The New York Times: How tariffs could make that new apartment more expensive

The New York Times, August 7, 2018: How tariffs could make that new apartment more expensive

The Trump administration’s new tariffs on imported metals are rattling the construction industry and sending ripples of anxiety through related concerns, including the city’s housing market.

New fees imposed this spring on imported steel and aluminum are making it more expensive to produce the kinds of walls and windows that are found in apartment buildings, according to people who work in the development business.

Because builders buy materials well before any ground is broken — and months, if not years, ahead of the opening of sales and rental offices — the effect of tariffs on apartment prices and rents may take a while to filter through the system. But if the import fees remain in place, buyers and renters will inevitably feel a pinch, said suppliers, contractors, construction trade groups, developers and brokers.

“It’s still a little early yet,” said Steven Rutter, the director of Stribling Marketing Associates, which has development projects in various stages, “but I think these tariffs could have ripple effects all down the line.”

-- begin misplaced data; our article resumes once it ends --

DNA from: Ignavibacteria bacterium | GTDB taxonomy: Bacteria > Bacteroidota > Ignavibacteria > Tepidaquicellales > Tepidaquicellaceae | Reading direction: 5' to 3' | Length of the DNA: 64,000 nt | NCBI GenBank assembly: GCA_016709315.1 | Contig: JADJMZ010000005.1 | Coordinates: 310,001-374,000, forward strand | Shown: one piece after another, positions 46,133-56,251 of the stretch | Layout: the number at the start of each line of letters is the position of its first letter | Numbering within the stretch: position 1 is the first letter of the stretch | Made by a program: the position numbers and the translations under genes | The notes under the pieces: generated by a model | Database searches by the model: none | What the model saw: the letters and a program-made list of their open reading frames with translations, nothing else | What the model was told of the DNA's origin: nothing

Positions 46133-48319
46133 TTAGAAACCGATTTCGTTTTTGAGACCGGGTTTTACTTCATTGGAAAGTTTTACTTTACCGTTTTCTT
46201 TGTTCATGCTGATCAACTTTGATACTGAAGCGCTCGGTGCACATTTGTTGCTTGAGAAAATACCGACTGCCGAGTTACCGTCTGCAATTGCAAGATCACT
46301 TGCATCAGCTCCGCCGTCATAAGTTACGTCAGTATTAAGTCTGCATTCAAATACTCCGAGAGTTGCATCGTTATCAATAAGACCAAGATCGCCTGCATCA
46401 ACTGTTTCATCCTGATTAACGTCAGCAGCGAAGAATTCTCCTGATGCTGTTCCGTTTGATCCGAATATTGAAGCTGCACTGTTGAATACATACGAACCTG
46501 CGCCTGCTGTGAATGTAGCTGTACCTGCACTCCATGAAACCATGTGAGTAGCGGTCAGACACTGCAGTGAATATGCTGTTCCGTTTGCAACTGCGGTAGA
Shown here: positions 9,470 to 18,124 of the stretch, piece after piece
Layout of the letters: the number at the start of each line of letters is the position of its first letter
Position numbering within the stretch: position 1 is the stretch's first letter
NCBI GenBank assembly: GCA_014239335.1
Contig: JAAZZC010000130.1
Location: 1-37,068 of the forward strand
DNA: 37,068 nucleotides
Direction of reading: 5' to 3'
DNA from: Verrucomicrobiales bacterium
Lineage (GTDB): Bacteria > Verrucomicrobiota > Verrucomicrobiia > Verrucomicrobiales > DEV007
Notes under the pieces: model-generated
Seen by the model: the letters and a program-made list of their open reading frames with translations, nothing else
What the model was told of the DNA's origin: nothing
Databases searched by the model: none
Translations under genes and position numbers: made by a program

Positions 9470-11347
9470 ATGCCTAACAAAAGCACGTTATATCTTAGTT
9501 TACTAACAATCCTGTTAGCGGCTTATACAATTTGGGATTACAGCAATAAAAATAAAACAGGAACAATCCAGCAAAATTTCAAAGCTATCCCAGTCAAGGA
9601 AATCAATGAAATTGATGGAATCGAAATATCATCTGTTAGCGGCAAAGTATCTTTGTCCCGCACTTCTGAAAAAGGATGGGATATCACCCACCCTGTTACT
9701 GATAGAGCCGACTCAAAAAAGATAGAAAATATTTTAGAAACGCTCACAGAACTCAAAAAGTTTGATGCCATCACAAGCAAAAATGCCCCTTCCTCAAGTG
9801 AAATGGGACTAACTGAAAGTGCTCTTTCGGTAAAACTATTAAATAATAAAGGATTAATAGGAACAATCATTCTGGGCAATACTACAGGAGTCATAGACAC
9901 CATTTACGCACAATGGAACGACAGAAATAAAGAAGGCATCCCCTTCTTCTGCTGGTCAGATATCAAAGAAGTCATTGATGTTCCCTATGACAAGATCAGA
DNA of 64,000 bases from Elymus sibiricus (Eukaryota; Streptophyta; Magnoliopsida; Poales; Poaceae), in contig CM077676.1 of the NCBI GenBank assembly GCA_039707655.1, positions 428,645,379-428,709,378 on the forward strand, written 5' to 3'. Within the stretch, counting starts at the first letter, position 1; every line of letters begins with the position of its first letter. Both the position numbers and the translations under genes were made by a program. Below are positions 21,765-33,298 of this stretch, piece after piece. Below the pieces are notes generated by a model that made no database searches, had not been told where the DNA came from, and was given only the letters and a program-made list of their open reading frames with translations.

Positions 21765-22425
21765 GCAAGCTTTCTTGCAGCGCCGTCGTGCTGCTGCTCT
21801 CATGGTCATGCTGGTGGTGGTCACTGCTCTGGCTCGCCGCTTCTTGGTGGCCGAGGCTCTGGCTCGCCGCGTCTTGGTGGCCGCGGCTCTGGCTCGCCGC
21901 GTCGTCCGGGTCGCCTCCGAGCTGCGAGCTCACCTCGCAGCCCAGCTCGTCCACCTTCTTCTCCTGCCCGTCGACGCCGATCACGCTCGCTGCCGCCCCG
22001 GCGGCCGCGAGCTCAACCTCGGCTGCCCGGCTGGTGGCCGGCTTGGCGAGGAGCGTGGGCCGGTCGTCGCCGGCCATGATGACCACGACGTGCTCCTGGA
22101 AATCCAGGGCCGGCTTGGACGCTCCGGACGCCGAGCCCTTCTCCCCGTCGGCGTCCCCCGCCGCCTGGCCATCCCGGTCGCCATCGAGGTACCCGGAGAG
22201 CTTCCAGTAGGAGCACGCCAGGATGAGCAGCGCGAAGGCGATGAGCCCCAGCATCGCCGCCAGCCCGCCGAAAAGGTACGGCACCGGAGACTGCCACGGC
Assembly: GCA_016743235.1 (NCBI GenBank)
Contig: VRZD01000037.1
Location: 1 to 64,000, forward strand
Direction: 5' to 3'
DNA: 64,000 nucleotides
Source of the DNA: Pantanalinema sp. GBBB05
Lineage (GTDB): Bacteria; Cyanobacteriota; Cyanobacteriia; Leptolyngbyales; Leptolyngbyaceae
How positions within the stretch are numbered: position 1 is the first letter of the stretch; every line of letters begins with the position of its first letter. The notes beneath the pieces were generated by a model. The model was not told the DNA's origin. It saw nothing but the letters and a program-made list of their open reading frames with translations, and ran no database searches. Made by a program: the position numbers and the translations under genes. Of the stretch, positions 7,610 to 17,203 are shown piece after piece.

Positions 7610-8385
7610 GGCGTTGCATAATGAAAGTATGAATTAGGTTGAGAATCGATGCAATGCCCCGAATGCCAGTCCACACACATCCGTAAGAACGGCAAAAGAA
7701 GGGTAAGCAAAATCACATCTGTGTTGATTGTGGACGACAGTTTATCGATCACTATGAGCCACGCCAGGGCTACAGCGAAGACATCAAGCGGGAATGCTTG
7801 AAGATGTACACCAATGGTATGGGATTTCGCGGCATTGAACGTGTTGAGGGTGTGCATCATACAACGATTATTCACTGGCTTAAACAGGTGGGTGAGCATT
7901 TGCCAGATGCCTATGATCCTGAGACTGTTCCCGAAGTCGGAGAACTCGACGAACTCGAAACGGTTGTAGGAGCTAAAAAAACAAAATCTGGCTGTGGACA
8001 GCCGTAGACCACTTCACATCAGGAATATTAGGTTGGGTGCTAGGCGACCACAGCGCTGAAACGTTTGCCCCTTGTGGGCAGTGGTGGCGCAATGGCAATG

Thus far, hard data about the effect of steel and aluminum tariffs on New York’s development business are relatively scarce. And many developers seem loath to discuss the subject, perhaps unwilling to spook a market already showing signs of weakness, or hoping to avoid a charged political atmosphere.

The new tariffs — 25 percent on foreign steel and 10 percent on foreign aluminum — are intended to level the playing field for international trade by encouraging companies to buy domestic rather than imported products, but some builders believe that American suppliers can’t currently meet every demand.

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